Guardian angel

Douglas Blanchard saw firsthand how vulnerable people are as he drove around Southampton with a generator in his truck, stopping at the homes of elderly residents, those with children or others in need to give them power for an hour.

“It was the most wonderful thing I’ve done,” said Blanchard, a retired master electrician and former Southampton selectman.

The idea came about after a highway department worker wondered aloud who was taking care of his family while he was taking care of everyone else. So Blanchard borrowed the town’s spare generator and set out on a mission. He ended up visiting about 15 homes a day, focusing on the many elderly who refused to leave.

“It would be 35 degrees, they’d all be bundled up with no water and electricity,” he said. “They wouldn’t leave the house and they were freezing to death.”

Blanchard, 65, recently retired and left Blanchard & Daly Electrical Contractors for others to run, but there’s no doubt he would lend a hand again if another storm were to hit.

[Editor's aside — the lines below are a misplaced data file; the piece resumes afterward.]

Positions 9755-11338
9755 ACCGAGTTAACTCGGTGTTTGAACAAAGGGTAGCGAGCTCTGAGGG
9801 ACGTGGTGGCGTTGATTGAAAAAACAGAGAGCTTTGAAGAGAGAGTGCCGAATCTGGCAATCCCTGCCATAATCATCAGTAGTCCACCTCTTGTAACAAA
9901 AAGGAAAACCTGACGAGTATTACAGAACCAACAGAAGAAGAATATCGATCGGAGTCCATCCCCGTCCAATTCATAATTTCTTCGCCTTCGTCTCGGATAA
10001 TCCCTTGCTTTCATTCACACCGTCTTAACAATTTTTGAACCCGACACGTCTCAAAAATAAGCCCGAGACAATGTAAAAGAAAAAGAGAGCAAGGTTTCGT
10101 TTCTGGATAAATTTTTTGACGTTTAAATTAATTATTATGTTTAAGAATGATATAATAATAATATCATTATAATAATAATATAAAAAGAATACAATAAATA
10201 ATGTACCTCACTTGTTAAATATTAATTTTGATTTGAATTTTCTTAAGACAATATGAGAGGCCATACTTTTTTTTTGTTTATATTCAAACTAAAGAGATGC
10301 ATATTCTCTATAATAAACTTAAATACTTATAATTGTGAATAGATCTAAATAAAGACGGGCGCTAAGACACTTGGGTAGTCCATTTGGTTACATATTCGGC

“It was just so needed,” he said. “I was so grateful to be able to do it. We have to help one another. It meant that much to me to watch an old person smile.”

Related

State investigation of utility companies nears end

Tuesday, December 11, 2012

NORTHAMPTON — State regulators are expected to rule soon on year-long investigations into the performance of utility companies during the October 2011 snowstorm that crippled the region. Decisions by the state Department of Public Utilities on how Western Massachusetts Electric Co., National Grid and NSTAR planned for and responded to the storm and the massive, prolonged power outages that ensued …

Looking back at a blizzard’s hard landing throughout the Valley

Saturday, October 27, 2012

By Friday, Oct. 28, 2011, weather forecasters had noticed cold air funneling into New England from Canada and the storm brewing off the Carolina coast. They predicted a big storm. It had already been a freak year for weather. New England received record snow in January, passed a warm early spring and the Springfield area was hit by tornadoes June …

Legacy Comments0
There are no comments yet. Be the first!
Post a Comment

You must be registered to comment on stories. Click here to register.